My mum did warn me about getting into rucks, but I’ve been at it again. Worse: I’ve been in the same fight more than twice. It’s starting to look careless.
First time around, in the comments here and elsewhere, on the Dilpazier Aslam affair, originally raised by the much-imitated Scott Burgess. Second, over the Guardian column written by “Saudi dissident” Saad al-Faqih, in the
zoo comments at Harry’s Place.
I guess it’s no surprise to find messianic strands of left and right making common cause: same moral certitude, same authoritarian itch, same mistrust of letting people think for themselves. Deluded blah fellow-traveller blah blah useful blah idiot.
Essentially, the argument is this: I see no reason whatsoever why a Guardian political columnist ought to reveal (or have revealed by the paper) any affiliations, legal, disputed, proven or otherwise, should s/he choose not to. Note, I’m talking here about ought to, in the sense of being obliged, not might want to, or might be providing a useful service to readers by so doing, and so on. Nor am I arguing that a columnist should be protected from having any affiliations (legal, disputed, proven or otherwise) being revealed by others, like, say, Scott or David T. Nor, before any of the troglodytes come out to play, am I expressing any sympathy for the positions of Aslam or al-Faqih, though just like a stopped clock telling the time, some of what they write hits the mark.
No, I’m arguing that there is no reason why the Guardian should have “forewarned” their readers that Aslam was a member of Hizb-ut-Tahrir or al-Faqih close (or maybe integral) to al-Qaeda thinking. Ditto for the affiliation of any political columnists, if they wish to keep those affiliations to themselves. I can’t understand why the semi-accurate though unpleasant riposte to Scott in the Guardian didn’t make this point more forcefully. If common sense doesn’t agree with me, then common sense is wrong:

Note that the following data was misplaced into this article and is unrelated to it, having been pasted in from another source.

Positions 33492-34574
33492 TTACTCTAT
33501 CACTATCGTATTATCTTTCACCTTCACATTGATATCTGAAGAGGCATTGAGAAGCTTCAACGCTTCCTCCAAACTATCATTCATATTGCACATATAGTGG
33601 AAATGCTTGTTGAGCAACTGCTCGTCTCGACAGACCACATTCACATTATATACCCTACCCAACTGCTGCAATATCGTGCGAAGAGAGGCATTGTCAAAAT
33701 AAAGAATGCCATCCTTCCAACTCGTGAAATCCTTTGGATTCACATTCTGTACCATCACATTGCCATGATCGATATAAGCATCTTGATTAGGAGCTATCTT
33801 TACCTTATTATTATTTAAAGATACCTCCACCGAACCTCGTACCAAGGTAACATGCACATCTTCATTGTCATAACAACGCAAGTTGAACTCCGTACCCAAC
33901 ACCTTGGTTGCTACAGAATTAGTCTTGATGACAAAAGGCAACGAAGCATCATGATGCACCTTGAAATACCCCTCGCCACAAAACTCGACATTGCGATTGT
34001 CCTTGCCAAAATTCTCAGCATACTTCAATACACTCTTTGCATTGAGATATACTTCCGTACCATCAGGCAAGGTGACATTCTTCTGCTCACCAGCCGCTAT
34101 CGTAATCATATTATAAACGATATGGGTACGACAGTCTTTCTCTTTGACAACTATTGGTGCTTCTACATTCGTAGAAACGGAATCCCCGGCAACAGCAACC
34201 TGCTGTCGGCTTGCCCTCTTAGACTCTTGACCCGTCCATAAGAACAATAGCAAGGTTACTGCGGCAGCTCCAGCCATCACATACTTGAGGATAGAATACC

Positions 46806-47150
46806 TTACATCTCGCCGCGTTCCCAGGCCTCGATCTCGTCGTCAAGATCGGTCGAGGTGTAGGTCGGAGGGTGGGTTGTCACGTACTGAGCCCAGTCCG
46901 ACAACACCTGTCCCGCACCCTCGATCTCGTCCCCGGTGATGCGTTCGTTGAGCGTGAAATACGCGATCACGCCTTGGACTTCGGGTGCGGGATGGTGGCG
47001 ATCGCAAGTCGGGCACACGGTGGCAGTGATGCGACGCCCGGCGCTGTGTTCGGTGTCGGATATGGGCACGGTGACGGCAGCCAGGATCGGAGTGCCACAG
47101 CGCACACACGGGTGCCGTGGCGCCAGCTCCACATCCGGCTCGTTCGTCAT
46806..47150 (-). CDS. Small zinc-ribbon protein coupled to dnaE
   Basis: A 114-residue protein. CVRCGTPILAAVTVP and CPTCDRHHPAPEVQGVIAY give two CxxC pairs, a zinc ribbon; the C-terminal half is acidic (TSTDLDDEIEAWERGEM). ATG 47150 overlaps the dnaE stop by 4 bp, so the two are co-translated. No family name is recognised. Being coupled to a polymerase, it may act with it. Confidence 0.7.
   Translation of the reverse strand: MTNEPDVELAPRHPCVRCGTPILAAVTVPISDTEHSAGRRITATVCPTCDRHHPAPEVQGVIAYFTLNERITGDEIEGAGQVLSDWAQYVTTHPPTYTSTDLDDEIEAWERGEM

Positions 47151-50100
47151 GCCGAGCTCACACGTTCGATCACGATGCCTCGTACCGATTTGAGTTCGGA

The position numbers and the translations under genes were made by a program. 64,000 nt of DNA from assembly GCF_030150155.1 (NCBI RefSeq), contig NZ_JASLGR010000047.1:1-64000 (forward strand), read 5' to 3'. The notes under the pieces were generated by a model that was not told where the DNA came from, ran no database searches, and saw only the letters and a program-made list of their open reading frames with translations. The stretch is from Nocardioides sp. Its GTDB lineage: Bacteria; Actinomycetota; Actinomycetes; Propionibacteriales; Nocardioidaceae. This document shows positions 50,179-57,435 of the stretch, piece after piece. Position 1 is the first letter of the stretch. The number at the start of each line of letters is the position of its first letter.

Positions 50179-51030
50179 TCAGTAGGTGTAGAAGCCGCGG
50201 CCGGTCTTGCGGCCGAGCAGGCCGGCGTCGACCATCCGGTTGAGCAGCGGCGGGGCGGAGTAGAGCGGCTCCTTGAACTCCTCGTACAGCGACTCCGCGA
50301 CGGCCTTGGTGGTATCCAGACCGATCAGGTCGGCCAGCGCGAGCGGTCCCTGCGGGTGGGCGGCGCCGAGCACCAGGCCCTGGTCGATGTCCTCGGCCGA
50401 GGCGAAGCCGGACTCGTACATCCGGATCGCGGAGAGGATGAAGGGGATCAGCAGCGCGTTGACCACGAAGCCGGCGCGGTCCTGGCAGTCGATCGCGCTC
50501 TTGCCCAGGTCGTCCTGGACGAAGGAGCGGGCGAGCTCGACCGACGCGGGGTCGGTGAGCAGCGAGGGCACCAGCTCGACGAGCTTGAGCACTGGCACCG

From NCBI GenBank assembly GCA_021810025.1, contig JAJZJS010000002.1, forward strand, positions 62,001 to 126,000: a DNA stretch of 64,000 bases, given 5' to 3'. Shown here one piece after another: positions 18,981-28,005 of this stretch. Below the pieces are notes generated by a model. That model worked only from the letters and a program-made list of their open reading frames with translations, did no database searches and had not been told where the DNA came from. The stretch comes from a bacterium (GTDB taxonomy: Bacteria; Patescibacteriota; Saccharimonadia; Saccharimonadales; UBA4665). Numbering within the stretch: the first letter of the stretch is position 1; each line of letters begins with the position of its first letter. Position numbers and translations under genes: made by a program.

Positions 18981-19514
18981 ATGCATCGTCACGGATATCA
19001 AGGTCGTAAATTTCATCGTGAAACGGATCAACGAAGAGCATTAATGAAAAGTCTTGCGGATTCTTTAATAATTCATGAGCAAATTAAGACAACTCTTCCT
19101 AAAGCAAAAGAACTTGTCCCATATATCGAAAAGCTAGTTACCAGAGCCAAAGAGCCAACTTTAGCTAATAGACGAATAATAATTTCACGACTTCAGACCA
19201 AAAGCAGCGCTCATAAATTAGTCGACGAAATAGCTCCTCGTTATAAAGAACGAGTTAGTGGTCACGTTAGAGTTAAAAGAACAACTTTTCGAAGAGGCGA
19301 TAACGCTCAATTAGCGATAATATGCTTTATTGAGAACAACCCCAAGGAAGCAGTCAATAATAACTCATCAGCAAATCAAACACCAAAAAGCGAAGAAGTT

1. Trumpeting the affiliation of a columnist is likely to induce overconfidence should the “expert” agree with our own prejudice. If the “expert’s” line is contradicted by a knowledgeable mate down the pub, we’re unlikely to give as much weight to his contrary arguments, even if they are better ones. This may cause us to make bad choices and form unbalanced opinions. Remember: you do need to consult a proper expert on the technical aspects of oil extraction. When it comes to geopolitics, however, anyone armed with quality information can be an “expert”. Believing otherwise is a straightforward cognitive bias.
2. Affiliations tagged to columns only play to our comfortable priors. They make for complacent and lazy opinion-forming. We might ignore something valid written by an aide of George Bush or give undue attention to the opinions a reputed genius, without proper consideration of content. How many people read this morning’s Independent column by Ariel Sharon with an open mind?
3. Forcing us to reveal legal (or not proven illegal) affiliations is illiberal. If people choose to write from a state of (partial or full) anonymity, that’s fine. If a newspaper like the Guardian is happy to publish under those terms, it shouldn’t be censured for that. Let’s hear a writer’s arguments and decide for ourselves how stupid or otherwise his opinions are. The eponymous Harry avails himself of that right, as do I. Recall:
Liberty, if it means anything, is the right to tell people what they don’t want to hear.
It also means having the protection of anonymity to do so.